The Strange And Wonderful Life Of Aladdin Sane
Tripwire’s contributing writer Scott Braden takes a look at Bowie out from 7 January from Insight Comics by Mike Allred, Steve Horton and Laura Allred…
Bowie: Stardust, Rayguns And Moonage Daydreams
Writers: Steve Horton & Mike Allred
Artist: Mike Allred
Colourist: Laura Allred with Han Allred
Neil Gaiman said it best in his introduction when he pointed out that the people in Michael Allred and Company’s Bowie: Stardust, Rayguns & Moonage Daydreams are not people, but instead icons – larger-than-life rock stars and their cohorts mapping the way to ‘70s Glam Rock and all that came after. Inside the pages of this must-have masterwork from Insight Editions, the book’s talented creators — Allred and Steve Horton as writers, Allred doing double-duty as illustrator, and Allred’s wife and son, Laura and Han, colouring this glimmering “space oddity” – have transcribed the highpoints of Bowie’s career and all he touched, as well as those whose lives and vibes affected him in the 1960s and ‘70s. Hell, they even use precognition to view moments from Bowie’s future past and his final farewell to the sparkle.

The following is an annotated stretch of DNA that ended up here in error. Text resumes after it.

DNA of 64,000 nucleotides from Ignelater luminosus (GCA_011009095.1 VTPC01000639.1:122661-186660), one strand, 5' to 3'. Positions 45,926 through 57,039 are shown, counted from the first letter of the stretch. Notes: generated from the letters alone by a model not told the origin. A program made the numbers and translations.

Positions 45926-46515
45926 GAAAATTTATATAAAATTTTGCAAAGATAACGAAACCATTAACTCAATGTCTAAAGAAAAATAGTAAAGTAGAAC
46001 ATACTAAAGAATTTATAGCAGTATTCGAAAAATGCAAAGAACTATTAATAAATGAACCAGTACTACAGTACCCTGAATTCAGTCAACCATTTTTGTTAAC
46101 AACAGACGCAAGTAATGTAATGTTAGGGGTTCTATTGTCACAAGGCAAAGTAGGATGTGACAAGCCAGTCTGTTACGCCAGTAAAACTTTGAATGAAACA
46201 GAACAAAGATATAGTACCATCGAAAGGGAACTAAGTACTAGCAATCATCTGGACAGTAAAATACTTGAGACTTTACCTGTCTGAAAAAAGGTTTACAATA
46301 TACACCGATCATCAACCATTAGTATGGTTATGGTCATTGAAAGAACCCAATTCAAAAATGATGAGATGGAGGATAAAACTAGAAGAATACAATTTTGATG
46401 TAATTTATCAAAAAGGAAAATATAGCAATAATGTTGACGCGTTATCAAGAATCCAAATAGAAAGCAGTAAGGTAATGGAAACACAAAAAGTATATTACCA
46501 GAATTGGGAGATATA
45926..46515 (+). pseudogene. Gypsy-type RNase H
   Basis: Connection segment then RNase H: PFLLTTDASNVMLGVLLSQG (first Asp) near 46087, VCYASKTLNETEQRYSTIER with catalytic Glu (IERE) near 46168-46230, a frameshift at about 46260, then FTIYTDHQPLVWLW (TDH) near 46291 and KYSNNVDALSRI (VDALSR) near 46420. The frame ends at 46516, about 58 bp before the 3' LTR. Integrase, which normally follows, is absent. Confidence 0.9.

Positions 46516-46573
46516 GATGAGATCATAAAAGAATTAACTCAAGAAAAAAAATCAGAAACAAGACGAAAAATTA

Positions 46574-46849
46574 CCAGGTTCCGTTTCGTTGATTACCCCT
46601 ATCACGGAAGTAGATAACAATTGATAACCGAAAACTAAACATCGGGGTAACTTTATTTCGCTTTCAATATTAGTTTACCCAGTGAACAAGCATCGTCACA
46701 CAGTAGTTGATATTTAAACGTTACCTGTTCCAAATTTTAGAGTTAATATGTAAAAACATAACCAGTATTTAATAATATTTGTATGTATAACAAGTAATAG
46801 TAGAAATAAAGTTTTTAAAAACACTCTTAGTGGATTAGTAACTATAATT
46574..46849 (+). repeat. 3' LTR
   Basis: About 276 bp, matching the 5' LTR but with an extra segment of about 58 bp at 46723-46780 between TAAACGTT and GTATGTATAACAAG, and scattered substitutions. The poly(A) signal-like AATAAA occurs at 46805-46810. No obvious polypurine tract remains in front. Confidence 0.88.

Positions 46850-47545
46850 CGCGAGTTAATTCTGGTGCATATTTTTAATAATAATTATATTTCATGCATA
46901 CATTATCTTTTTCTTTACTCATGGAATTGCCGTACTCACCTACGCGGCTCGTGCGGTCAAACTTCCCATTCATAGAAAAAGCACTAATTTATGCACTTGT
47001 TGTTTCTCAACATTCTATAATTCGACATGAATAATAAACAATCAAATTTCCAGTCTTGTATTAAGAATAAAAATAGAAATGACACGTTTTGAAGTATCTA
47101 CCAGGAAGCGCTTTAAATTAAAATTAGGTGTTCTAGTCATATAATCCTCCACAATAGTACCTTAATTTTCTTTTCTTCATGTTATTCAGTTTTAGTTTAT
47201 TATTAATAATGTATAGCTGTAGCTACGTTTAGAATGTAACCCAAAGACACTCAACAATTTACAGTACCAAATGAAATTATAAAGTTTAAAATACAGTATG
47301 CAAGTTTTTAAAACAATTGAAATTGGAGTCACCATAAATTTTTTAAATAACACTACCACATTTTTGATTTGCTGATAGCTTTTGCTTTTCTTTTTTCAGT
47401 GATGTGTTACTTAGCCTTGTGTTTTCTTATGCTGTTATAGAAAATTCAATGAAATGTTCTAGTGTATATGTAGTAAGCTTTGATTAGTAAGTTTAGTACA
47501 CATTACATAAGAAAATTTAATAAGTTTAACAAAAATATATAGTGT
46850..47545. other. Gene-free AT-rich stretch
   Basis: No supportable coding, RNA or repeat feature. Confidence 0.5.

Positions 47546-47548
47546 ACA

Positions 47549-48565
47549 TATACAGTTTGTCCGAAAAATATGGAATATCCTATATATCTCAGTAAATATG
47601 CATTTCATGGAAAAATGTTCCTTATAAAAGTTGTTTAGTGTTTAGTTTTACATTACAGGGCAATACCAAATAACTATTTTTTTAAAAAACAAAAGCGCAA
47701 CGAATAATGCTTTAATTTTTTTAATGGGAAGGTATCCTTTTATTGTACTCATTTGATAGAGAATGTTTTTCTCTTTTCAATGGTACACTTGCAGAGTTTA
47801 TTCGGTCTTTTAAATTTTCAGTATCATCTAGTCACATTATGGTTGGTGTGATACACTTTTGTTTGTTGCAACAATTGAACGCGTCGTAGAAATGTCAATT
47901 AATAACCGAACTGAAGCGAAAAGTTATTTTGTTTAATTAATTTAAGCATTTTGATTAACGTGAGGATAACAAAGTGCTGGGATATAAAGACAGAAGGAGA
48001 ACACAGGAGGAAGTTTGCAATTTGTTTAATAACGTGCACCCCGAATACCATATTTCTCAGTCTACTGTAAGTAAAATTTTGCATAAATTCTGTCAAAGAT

But did the sparkle ever really leave this thin, white duke? Millions of fans around the world would argue that fact. And, the beauty of this tome is that they would be right. From the beginning of David Jones’ career – to his relationships with and/or reflections of Marc Bolan, Iggy Pop, Elvis, Alice Cooper, The Rolling Stones, Mott the Hoople and many more – to his ascension as Ziggy on stages around the world, his luminesce only burning brighter as the man who would become David Bowie took his alternative stance on music and image to the multitudes and sold his world.
As for Allred himself, the comic book veteran has made his career writing and drawing books about Bowiesque kooks. From his various super-hero works – DC Comics’ Bug: The Adventures of Forager, his own Madman, and his critically acclaimed takes on Marvel’s Silver Surfer and X-Statix – Allred looked at the skewed side of pop culture, and comic fans were all the better for it.
As I said before, this book covers Bowie’s pivotal moments in an entertaining exercise in four-colour grandeur. Readers will be swept up in the changes surrounding Bowie’s early career – chronicling his long journey to stardom and pre-eminence. Bowie’s life was predicated on being transformative and mercurial through constant evolution. He didn’t so much break the rules as remake them in his own journey. The reader will learn that he triumphally brought colour, aspiration and individualism to grey 1970s Britain and beyond.
Bowie: Stardust, Rayguns And Moonage Daydreams is out from 7 January from Insight Comics
Read our exclusive chat with Allred about creating the book too